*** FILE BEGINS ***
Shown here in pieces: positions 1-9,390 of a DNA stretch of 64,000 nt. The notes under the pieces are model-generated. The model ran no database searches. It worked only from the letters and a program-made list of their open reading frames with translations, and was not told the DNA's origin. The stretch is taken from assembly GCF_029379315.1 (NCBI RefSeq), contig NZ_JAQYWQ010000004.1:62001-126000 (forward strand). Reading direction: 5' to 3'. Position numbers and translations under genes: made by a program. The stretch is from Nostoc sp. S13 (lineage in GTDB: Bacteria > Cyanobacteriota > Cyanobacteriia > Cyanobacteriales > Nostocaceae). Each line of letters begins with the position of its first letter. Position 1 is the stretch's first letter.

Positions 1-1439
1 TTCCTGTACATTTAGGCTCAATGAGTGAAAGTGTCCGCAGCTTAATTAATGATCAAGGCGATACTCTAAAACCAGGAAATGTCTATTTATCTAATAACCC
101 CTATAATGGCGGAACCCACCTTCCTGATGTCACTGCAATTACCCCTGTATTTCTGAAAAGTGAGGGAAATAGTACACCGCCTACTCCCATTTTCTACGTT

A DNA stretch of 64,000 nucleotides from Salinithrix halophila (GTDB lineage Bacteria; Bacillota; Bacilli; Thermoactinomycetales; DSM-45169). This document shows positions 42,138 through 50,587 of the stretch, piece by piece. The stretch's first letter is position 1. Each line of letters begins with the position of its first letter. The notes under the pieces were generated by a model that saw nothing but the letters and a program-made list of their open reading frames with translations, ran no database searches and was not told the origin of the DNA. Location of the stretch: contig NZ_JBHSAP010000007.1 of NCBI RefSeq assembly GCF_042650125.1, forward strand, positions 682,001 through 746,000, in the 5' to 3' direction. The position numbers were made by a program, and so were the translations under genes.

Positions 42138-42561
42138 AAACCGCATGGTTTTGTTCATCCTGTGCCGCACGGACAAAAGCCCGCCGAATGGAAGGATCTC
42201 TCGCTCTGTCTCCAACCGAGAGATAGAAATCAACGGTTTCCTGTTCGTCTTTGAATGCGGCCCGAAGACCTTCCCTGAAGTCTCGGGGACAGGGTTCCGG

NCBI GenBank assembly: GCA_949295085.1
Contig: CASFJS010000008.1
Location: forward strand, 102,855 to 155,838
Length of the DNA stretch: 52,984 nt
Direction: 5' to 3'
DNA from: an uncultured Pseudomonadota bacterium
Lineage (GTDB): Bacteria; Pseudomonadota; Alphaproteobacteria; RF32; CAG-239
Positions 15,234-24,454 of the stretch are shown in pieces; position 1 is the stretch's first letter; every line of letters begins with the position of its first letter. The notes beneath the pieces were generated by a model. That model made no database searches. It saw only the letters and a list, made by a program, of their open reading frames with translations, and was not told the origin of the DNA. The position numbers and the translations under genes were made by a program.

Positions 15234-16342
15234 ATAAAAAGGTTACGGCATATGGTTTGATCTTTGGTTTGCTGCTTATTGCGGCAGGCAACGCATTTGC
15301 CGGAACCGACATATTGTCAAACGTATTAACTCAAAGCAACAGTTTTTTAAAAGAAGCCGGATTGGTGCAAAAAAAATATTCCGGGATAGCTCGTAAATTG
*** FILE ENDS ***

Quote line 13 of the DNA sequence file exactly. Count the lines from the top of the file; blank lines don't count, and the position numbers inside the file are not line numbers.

Direction: 5' to 3'